cw medical shit, gross graphic metaphors for pain
Someone is taking a long thin needle and piercing the skin just behind your left ear. They push it through slowly until they reach the sinuses, the eyes.
Someone has given you eyedrops of hydrochloric acid.
Someone has taken two small vices and gripped them to the throbbing tendons at the back of your neck.
Someone has made a mortar and pestle out of you, someone is slowly grinding stone against your temples until you are made of powder, a fine flour that will cake with weeping.
A single candle strikes the whole house blind. A whispered word an agony. Two floors down you can tell someone has a television set switched on. The sound is off but you can hear it, the high-pitched whine of a cathode ray tube obsolescing in someone’s living room. The filaments of every light bulb are screaming at you, ready to burst. The refrigerator that keeps your ice packs cold is a dull roar you can not satiate or escape.
You piss in the dark because you cannot stand the light.
You sob in the emergency room of every hospital in town.
You actual use personal massagers for their marketed purpose.
Benadryl, Motrin, Reglan, Imitrex, Amitriptyline, peppermint oil, hot showers, tepid baths, neck rubs, your mother’s expired painkillers, someone else’s brother’s weed, sleep, sleep, sleep, sleep.
An entire day gets disappeared.
But this is something you are used to.
Since you were small.
Sitting in English class scraping plastic forks and safety pins and the crescent moons of your fingernails across your body just to stay awake. The doctor’s note that said nobody knew what was wrong with you but that you had a tendency to faint and when everybody else got mono from smoking Rob Percarro’s weed they got better and you didn’t. You slept for most of two years. You were so tired. You are still so tired.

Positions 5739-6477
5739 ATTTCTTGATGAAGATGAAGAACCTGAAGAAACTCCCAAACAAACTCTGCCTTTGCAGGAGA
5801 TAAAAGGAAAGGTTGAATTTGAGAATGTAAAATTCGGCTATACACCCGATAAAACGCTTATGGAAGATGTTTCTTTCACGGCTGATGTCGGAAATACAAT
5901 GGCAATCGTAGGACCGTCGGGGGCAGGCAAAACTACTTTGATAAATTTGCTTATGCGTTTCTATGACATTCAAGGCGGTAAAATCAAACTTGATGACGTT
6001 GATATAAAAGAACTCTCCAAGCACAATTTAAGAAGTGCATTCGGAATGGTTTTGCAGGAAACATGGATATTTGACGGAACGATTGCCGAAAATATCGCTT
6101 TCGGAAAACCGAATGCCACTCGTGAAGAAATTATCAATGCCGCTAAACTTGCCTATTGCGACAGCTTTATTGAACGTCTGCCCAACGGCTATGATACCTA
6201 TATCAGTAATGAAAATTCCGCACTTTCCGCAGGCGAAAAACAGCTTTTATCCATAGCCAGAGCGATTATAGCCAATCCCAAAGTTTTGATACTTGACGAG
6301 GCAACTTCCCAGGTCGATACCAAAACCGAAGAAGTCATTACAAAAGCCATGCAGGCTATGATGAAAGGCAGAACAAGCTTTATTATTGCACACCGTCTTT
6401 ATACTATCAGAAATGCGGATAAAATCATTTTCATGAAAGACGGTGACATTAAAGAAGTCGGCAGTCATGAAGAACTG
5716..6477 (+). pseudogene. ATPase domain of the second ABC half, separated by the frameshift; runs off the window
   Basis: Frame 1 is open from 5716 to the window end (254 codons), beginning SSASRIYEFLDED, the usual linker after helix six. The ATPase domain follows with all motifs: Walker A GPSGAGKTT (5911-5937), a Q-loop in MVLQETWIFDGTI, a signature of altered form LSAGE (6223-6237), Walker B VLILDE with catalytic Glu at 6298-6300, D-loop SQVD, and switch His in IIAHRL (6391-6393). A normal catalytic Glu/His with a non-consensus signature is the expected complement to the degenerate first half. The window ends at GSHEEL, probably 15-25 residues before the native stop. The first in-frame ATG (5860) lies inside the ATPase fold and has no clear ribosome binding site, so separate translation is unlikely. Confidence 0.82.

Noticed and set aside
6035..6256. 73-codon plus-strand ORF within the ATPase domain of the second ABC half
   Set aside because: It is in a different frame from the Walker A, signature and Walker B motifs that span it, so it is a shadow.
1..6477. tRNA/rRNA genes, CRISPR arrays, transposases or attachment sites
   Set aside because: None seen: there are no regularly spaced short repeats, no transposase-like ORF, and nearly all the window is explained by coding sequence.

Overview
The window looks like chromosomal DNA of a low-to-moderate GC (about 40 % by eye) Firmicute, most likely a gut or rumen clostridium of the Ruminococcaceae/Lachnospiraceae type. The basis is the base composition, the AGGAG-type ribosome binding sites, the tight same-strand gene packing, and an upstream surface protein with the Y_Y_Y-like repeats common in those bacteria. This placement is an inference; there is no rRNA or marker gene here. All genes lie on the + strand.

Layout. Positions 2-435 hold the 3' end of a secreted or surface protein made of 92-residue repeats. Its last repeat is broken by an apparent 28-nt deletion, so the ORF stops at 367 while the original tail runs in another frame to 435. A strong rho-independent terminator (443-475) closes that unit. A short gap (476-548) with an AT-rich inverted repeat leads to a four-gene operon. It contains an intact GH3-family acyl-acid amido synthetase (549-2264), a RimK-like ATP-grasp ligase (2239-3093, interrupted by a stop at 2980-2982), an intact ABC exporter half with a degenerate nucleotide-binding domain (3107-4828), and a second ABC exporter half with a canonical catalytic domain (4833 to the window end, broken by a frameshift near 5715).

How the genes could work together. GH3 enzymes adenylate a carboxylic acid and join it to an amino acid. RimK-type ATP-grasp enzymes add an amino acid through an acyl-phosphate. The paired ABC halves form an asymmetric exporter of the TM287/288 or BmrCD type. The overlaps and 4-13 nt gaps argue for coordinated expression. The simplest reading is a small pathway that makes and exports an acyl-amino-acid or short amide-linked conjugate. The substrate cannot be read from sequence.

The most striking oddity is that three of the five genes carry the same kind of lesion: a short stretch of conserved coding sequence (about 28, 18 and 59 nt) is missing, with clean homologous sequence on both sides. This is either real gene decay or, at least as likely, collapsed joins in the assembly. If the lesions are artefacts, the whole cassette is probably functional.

And then in college they tell you your blood doesn’t work, that it’s cute and small and broken just like everything about you but don’t worry, it’s an asymptomatic form of the disease, I don’t care what all those people on the internet say, you’ve got bad blood with no symptoms, you’ve got bad blood but it doesn’t matter.
and then later your baby brother loses his mind and swings his fists at the air in the hallway full of lockers where you used to take caffeine pills to keep from falling down and they tell you that you’re almost ten times more likely than everybody else to develop schizophrenia and any children you might have would be five times and that’s if the thalassemia doesn’t get them but don’t worry you have bad blood but it doesn’t matter.
but you wonder if that’s not why someone sticks a needle into your skull or grinds away at your temples and disappears days into pain and exhaustion and terror and you wonder how to turn this all around into something good, or at least something of use.
Justin O. Schmidt is an entomologist at the Center for Insect Science in Arizona. Since the 1980s, he has been getting himself stung by bees, wasps, and ants, on purpose, so that someone with the proper scientific training can write down what happens when you get stung by bees, wasps, and ants. The Schmidt Sting Pain Index is something you can look to when you want to know what a human can survive. The sting of a Tarantula Hawk wasp is completely agonizing, overwhelming, utterly devastating in the moment, but thanks to Justin we know it only lasts for five minutes. The bullet ant sting is almost as painful, but lasts for hours. He describes it as “pure, intense, brilliant pain. Like walking over flaming charcoal with a 3-inch nail in your heel.” For five hours.
But now we know. And if we find ourselves stung by a bullet ant, we know we can make it. I’ve endured five hours of intense pain dozens and dozens of times. And I know I can make it. And I can write about it, I can say to someone else who might be afraid hey, look, you may be a fucking mess and so am I, and having this human body is so strange and dangerous and confusing and painful but you can take more than you know.
We are all so much weaker and so much stronger than we think we are. Pain is both frequent and surprising and somehow not the end of us. And so we describe the stings, to let the others know.